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I have been assisting two companies with their tax affairs. They are both in the same group.

The first one’s 2019 tax return did not reflect the rental expense, despite the fact that the bookkeeping, financial statements and tax return had all been prepared by the same firm of “Professional Accountants (SA)”. No one had bothered to check the tax calculation against the one at the back of the financial statements which showed a tax liability of a mere R8 000, so the company had been hit with a tax assessment of R144 000! We submitted a revised tax return and, after a simple SARS audit, received a reduced assessment reflecting the correct tax.

Saving? R136 000.

The second one had an outstanding tax bill totaling almost R200 000, and that after they had paid provisional tax and also after SARS had nicked R30 000 from the bank account. The bill arose from the 2017 and 2018 tax returns. I examined the Financial Statements and compared them with the Pastel Trial Balances, both of which had been prepared by the firm mentioned above. These so called professionals had put through year end journal entries which were clearly nonsense and in doing so had, presumably inadvertently, inflated their client’s taxable income by over R1,1m! We couldn’t simply submit revised returns in this case, because our findings were based more on logic than provable error, so some negotiation with SARS was necessary.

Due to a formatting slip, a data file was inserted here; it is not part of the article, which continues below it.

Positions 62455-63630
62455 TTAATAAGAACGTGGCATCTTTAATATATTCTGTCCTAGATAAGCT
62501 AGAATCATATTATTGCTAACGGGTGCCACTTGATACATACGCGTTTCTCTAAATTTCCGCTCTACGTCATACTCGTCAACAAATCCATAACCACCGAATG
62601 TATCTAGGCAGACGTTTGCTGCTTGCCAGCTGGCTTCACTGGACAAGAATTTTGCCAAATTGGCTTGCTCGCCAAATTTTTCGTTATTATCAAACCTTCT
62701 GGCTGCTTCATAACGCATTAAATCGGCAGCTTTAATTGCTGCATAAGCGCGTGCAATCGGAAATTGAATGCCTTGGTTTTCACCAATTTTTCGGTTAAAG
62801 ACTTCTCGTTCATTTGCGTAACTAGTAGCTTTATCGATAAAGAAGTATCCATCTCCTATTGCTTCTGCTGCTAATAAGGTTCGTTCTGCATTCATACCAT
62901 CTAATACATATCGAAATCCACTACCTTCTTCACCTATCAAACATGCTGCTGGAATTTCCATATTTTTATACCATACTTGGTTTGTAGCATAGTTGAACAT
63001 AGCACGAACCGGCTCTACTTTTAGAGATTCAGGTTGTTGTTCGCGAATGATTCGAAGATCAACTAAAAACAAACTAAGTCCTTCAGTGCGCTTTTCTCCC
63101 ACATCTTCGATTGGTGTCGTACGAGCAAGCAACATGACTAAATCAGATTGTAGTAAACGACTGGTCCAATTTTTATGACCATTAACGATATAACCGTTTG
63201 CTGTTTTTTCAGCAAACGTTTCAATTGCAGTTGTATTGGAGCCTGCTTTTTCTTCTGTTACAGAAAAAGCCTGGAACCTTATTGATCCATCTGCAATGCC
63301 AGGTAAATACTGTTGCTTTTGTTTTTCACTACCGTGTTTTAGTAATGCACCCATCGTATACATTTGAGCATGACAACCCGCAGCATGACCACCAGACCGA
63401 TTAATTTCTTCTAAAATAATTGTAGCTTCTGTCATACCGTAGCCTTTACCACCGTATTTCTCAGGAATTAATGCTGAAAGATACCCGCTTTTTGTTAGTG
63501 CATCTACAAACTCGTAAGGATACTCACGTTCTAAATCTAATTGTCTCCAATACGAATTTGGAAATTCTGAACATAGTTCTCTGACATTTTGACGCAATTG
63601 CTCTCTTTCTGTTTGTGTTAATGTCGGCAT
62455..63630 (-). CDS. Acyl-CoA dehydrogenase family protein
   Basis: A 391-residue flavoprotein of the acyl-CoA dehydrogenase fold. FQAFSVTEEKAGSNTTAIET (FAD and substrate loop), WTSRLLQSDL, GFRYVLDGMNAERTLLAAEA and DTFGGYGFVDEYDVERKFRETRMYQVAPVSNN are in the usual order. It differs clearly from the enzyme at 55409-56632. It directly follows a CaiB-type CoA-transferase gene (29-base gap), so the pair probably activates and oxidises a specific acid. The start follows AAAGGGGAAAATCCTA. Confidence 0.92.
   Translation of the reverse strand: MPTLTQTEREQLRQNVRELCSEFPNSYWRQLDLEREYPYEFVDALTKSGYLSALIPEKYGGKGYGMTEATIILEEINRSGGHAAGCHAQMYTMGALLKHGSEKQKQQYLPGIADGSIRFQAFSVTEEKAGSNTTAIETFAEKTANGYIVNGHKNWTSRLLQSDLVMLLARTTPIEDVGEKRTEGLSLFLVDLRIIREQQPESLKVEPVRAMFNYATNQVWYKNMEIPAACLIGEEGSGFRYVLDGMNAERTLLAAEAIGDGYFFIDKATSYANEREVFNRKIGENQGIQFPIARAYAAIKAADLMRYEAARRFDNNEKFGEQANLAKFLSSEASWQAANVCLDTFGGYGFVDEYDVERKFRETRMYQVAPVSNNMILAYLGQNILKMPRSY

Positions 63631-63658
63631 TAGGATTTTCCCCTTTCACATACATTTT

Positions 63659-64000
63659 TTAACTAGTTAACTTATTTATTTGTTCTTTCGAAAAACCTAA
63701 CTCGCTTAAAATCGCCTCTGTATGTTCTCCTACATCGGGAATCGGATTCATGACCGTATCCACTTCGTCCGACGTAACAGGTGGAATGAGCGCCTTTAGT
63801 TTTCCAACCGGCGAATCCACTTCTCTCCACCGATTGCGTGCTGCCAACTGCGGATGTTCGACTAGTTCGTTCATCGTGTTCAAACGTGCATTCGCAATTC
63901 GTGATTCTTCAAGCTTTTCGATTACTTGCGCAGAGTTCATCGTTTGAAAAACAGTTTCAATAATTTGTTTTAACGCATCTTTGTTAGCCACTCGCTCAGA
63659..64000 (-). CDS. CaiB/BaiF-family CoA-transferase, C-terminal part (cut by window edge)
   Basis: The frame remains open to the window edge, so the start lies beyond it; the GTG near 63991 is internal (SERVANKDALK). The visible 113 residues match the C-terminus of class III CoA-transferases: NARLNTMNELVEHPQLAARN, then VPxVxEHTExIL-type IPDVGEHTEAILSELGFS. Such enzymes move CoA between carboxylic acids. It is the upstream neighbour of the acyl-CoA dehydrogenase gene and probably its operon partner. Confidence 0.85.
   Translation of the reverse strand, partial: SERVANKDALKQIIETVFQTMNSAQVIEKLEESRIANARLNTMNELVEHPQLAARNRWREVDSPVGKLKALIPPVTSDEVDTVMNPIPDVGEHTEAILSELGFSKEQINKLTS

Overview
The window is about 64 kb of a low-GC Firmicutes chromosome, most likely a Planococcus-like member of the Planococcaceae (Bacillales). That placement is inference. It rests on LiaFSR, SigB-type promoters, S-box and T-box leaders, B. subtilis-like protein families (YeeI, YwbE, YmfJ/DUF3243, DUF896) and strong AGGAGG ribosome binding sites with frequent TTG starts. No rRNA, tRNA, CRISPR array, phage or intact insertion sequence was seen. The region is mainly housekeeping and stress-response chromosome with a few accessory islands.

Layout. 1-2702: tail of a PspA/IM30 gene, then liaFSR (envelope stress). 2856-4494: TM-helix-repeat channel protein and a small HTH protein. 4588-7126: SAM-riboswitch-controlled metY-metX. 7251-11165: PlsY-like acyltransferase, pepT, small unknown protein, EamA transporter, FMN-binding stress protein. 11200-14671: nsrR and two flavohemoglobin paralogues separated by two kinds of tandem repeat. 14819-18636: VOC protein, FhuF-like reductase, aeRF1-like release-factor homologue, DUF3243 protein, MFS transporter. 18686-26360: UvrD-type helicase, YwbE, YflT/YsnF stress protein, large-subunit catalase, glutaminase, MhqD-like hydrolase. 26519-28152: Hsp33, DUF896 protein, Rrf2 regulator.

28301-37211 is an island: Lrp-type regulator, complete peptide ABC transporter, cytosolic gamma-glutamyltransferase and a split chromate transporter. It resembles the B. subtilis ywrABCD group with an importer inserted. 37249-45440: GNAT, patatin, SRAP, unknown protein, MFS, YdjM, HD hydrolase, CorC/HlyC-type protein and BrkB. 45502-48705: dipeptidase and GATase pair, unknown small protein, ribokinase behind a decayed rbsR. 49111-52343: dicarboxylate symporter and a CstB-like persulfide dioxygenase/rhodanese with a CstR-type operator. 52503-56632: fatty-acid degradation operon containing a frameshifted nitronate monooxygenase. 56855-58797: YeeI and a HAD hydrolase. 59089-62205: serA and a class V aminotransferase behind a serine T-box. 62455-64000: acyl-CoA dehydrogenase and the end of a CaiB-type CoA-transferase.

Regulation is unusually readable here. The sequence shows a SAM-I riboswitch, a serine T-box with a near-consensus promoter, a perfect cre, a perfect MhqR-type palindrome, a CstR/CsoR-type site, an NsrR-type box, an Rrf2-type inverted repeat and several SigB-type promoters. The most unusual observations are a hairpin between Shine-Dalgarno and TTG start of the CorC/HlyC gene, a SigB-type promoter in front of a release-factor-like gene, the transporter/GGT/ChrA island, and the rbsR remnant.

This one is still in progress, but the result should be a tax saving of R235 000.

So, if you’re going to trust someone with your accounting and tax affairs, make sure they are suitably qualified –

Quite simply, SAIPA does not equal SAICA, and Professional Accountant (SA) does not equal Chartered Accountant (SA). They may (intentionally) sound similar but they are worlds apart.


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